Setting Standards Makes Mississippi Contractor The Southeast’s Top Choice
In 1947 when Ivey Mechanical of Kosciusko, MS, was founded, the business was very different. They were a small, one location business that primarily focused on residential service. But as the company grew, they quickly realized that focusing on the commercial sector would be their best way to sustain growth. And sustain it did. Today they have approximately 1,000 employees with locations dotted throughout the southeast, and plans to continue growing.
Diversification of Services
Moving from residential service and light commercial contracting to solely commercial contracting changed the game for Ivey Mechanical. It gave them the ability to set themselves apart from other contractors in the market area and it helped them move to the next level of success. It wasn’t necessarily easy.
“When we made the decision to go from residential contracting to commercial contracting, we took it slow,” said Denny Terrell, president of Ivey Mechanical. “We started by bidding on small commercial projects, then we moved to some government work, and then to healthcare. It was a transition. We took it slow to make sure that we were doing things correctly and building our name and reputation as a company that people wanted to work with.”
By diversifying their services, it prepared them for growth in different markets and created the ability to be profitable regardless of how the economy or other outside factors affected the market.
For example, in the past federal government contracting made up anywhere from 30 – 50 percent of their business, but now that the federal government has started pulling back on spending, so has Ivey Mechanical’s focus.
“Having a variety of service offerings is a little bit like juggling plates,” adds Keith Paton, vice president of service for Ivey Mechanical, “You get one going well, then you move to the next, but you always have to go back and check on the first one to keep it going, so it doesn’t fall.”
Growth By Trial & Error
Most contractors looking to grow their business look locally, but the team at Ivey Mechanical had a broader vision.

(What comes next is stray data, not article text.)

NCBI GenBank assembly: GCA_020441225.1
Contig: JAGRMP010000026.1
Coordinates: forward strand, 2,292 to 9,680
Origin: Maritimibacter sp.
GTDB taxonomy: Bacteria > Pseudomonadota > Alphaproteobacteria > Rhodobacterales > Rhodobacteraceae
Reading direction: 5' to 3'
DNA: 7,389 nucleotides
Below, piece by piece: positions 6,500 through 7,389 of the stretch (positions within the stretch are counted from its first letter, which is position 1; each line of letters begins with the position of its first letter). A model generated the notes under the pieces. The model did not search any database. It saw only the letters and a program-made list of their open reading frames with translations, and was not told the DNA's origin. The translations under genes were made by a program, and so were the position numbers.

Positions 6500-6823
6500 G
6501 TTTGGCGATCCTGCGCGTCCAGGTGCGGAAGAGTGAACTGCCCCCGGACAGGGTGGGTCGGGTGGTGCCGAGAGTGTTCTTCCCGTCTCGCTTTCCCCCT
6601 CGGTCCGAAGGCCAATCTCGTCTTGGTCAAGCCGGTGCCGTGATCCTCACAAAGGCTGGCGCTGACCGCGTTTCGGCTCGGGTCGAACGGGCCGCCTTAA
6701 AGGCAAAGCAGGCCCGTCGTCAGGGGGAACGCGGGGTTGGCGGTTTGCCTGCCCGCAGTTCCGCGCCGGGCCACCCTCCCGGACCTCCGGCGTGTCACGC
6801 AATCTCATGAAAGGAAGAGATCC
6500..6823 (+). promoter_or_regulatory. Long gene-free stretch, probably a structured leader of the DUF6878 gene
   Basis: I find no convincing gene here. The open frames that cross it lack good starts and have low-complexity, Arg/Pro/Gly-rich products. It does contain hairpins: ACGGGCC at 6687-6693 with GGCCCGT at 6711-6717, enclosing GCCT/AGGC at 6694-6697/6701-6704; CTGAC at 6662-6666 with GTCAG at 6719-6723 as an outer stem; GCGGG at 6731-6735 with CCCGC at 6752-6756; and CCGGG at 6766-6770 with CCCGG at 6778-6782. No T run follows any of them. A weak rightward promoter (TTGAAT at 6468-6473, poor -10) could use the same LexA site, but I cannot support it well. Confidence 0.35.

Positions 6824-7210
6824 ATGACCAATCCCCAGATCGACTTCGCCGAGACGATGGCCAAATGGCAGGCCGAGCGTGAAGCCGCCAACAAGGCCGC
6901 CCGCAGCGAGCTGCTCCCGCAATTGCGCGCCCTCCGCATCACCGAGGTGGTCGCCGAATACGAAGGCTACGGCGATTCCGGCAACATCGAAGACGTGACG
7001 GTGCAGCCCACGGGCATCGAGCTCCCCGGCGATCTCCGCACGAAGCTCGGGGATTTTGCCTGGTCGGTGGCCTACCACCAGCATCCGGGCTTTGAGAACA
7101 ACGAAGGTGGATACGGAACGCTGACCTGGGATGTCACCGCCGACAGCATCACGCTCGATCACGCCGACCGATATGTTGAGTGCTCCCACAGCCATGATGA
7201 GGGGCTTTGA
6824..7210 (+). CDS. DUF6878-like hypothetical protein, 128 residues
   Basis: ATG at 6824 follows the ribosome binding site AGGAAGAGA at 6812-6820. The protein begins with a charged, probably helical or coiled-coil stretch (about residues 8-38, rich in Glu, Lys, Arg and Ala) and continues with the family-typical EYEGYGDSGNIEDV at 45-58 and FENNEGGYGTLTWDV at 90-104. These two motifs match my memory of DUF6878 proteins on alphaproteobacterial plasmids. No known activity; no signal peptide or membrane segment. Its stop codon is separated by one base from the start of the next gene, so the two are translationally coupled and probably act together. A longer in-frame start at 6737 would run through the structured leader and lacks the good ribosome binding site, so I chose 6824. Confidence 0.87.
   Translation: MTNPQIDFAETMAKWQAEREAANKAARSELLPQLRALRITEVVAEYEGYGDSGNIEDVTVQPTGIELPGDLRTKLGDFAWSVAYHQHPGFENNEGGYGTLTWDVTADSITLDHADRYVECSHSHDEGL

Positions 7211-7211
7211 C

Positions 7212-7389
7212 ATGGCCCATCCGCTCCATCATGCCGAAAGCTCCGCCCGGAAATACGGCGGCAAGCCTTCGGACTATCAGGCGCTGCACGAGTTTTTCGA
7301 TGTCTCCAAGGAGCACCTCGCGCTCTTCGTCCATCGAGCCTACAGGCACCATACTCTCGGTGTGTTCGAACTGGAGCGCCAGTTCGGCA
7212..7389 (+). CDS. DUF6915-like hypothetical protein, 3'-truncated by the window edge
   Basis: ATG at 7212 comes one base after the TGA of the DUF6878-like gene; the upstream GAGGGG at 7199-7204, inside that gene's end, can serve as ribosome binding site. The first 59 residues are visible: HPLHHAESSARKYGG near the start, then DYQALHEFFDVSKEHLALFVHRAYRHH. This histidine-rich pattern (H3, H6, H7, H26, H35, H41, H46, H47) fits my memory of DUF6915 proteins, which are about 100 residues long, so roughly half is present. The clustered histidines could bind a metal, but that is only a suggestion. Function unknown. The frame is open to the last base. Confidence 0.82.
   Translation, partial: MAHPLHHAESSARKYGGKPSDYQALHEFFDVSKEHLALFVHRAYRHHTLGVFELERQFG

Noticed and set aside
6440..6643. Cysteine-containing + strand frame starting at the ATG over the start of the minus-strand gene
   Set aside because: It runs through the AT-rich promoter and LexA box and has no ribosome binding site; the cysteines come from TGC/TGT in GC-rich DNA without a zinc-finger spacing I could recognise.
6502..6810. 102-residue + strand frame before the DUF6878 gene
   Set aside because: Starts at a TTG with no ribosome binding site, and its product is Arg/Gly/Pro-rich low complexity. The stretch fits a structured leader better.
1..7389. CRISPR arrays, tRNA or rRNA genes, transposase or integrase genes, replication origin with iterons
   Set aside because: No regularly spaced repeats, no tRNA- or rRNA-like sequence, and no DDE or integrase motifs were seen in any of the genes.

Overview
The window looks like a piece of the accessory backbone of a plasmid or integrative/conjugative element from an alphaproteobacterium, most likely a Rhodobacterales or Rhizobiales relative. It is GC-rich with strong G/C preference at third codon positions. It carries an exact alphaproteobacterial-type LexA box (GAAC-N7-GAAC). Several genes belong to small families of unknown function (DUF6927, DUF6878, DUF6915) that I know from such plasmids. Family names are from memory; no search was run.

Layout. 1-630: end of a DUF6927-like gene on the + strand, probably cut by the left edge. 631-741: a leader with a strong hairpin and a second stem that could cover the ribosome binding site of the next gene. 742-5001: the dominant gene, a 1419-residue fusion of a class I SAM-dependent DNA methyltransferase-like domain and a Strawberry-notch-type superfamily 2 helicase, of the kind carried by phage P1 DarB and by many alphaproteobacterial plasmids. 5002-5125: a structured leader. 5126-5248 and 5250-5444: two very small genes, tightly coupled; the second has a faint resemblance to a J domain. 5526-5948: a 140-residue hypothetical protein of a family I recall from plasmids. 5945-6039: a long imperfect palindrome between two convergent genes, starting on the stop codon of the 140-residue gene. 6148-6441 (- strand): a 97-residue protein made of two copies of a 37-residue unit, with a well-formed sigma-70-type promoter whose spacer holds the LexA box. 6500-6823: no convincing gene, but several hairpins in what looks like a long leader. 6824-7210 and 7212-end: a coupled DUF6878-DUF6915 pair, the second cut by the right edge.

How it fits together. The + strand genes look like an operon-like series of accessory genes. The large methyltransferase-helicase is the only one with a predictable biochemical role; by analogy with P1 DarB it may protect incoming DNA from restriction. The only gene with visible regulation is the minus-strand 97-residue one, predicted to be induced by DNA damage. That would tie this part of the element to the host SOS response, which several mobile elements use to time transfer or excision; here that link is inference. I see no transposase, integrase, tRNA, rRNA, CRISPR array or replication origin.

“In the late 70s and early 80s we had already built a solid company that was known for quality,” says Paton. “We began looking for places to expand and decided moving to a presence in the southeast and not just Mississippi was the best option.”
One of the reasons that expanding into a whole region, as opposed to just in their state, was their customers.
“We had customers that do business in multiple states and they wanted to continue doing business with us,” adds Terrell. “Whenever you expand, you have to go where the customers are and in knowing our current customers already wanted us there, encouraged us to make the bold expansion moves.”
So, with experience in light commercial, medical contracting, and government contracting; and customer demand already there, Ivey Mechanical began looking for locations where they could provide their services while growing their business. This was a bit of trial and error for the company. They opened locations in Miami and Houston, but could not generate and sustain enough business to be successful in those markets. However, in Nashville, they hit the mark.
“We learned a lot from the offices that didn’t succeed,” admits Paton. “We learned that to be successful we not only had to find good locations, but we also had to have the right people in place to make those locations work to the level and standards we have set for the company.”
Besides having the right people in place, Ivey Mechanical also looked for some companies that they could bring into the Ivey Mechanical family to grow.